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Depression and women

I recently obtained certification in Mental Health First Aid training, and one revelation was the higher rates of depression among women compared to men. This leads to the question: why does this discrepancy exist?

When we examine the facts, it becomes clear that women have evolved into the most autonomous, free, independent and educated generation of women in recorded history.

And yet:

  • More than 20% of women rely on antidepressants.

  • Half of us struggle with an unhealthy relationship with food or our bodies.

  • Studies indicate that up to 50% of us live alone.

  • Six out of ten women experience overwhelming financial stress.

  • Despite increased entrepreneurship, 95% of us never surpass the six-figure income mark.

To understand this, we must consider hormonal fluctuations and the traumas that women are more susceptible to. Additionally, unique challenges and societal pressures come on top of these issues. And nowadays women want a more expansive life, one filled with creativity, purpose, love, vitality, values-aligned prosperity, self-care, wellbeing, leadership, influence, and impact.

In the context of Maslow’s hierarchy, it appears that women today have fulfilled their basic and safety needs. Having secured these, they shift their focus towards meeting higher needs, beginning with love and belonging, before progressing to self-esteem.

Once these needs are more or less satisfied, they advance to the next level, feeling the desire to pursue even higher aspirations. This is what Maslow termed 'self-actualization' is about —the need to become all that one is capable of becoming.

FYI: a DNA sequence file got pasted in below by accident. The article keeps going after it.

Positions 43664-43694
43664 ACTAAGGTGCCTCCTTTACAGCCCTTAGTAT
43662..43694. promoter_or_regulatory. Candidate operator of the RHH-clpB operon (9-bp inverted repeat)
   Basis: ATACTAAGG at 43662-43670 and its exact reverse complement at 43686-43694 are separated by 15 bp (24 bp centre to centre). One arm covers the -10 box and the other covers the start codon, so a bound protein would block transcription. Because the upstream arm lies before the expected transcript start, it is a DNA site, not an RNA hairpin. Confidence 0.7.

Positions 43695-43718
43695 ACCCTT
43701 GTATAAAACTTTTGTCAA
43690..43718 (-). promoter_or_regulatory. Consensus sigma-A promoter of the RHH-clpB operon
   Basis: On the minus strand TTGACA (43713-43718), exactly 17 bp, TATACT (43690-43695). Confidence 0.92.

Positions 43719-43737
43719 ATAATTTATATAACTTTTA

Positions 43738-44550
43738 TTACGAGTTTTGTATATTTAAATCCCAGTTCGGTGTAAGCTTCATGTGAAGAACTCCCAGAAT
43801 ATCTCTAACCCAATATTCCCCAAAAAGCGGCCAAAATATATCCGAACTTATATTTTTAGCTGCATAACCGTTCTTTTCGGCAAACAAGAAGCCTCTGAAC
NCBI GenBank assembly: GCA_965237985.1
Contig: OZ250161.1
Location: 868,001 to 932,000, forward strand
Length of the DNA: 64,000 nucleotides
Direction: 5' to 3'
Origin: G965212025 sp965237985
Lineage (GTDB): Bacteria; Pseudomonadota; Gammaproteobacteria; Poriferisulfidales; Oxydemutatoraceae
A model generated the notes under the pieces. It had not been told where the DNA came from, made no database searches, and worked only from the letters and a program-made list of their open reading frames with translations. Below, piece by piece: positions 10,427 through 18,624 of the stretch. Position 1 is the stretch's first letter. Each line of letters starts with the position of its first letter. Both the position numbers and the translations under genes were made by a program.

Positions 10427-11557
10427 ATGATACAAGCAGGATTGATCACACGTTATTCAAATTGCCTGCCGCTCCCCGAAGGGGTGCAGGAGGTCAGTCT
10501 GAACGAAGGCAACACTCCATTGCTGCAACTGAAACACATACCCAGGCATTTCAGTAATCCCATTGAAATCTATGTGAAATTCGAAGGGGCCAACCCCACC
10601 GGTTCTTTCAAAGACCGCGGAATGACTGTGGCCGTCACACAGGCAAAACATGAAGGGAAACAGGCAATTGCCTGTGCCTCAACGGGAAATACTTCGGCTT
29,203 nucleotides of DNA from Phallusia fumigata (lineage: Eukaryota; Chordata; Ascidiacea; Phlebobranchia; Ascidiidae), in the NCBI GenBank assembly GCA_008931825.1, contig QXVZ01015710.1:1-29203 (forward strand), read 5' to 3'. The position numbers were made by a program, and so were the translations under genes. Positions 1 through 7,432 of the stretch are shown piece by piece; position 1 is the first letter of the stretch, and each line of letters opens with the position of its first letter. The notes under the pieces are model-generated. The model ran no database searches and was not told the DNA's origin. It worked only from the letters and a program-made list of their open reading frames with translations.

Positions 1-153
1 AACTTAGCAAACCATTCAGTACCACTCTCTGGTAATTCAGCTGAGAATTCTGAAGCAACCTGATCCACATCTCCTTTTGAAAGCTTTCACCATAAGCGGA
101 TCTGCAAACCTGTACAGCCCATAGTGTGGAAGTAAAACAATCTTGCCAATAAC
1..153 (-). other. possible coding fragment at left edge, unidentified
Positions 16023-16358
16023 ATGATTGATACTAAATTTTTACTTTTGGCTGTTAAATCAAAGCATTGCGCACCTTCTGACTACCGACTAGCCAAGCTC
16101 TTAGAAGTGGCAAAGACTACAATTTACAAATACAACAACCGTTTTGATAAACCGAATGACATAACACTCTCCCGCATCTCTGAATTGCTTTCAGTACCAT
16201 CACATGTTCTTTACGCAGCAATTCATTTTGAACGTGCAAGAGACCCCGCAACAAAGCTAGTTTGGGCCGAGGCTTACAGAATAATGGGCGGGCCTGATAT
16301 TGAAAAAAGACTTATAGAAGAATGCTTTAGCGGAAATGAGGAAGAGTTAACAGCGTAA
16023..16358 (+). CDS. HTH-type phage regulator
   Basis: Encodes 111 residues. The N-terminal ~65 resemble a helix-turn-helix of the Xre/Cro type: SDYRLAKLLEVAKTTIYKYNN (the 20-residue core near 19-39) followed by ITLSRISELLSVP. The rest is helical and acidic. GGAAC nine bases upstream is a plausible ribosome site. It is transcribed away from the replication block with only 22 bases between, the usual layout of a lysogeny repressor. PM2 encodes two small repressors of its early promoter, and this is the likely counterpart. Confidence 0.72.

This stage is where coaching proves helpful for today’s women, acting as a tool for self-discovery and growth. Through coaching, women can let go feelings of shame and fear.

In my coaching practice I support women by:

  • Setting clear goals: I partner with women to identify their aspirations and establish achievable, realistic goals. This process gives a sense of purpose and direction.

  • Building resilience and coping skills: coaching equips women with effective coping mechanisms to navigate stress, anxiety, and negative thought patterns.

  • Encouraging self-compassion and positive self-image: I support women in challenging negative self-talk and cultivating self-compassion. By acknowledging their inherent worth and strengths, women can enhance their self-esteem and overall well-being.

  • Encouraging self-care practices: I believe in the importance of self-care, helping women prioritize activities that promote mental, emotional, and physical well-being.

  • Navigating transitions and life changes: Women meet significant life transitions, from career shifts to motherhood. In my practice I offer guidance and support during these pivotal moments, helping women in adapting and flourishing.

It's crucial to note that while coaching is immensely valuable, it is not a substitute for professional mental health treatment. In severe cases of depression or if suicidal thoughts arise, it is imperative to seek the expertise of a licensed therapist or psychiatrist.

Depression can be very challenging, but with the right support, women are able to overcome it. Coaching is a useful tool for helping women to navigate the trials of depression, emerging stronger, more resilient, and in command of their mental health. By being aware about their inherent worth and capabilities, women can reclaim their lives and advance toward self-actualization.

I'm with you,


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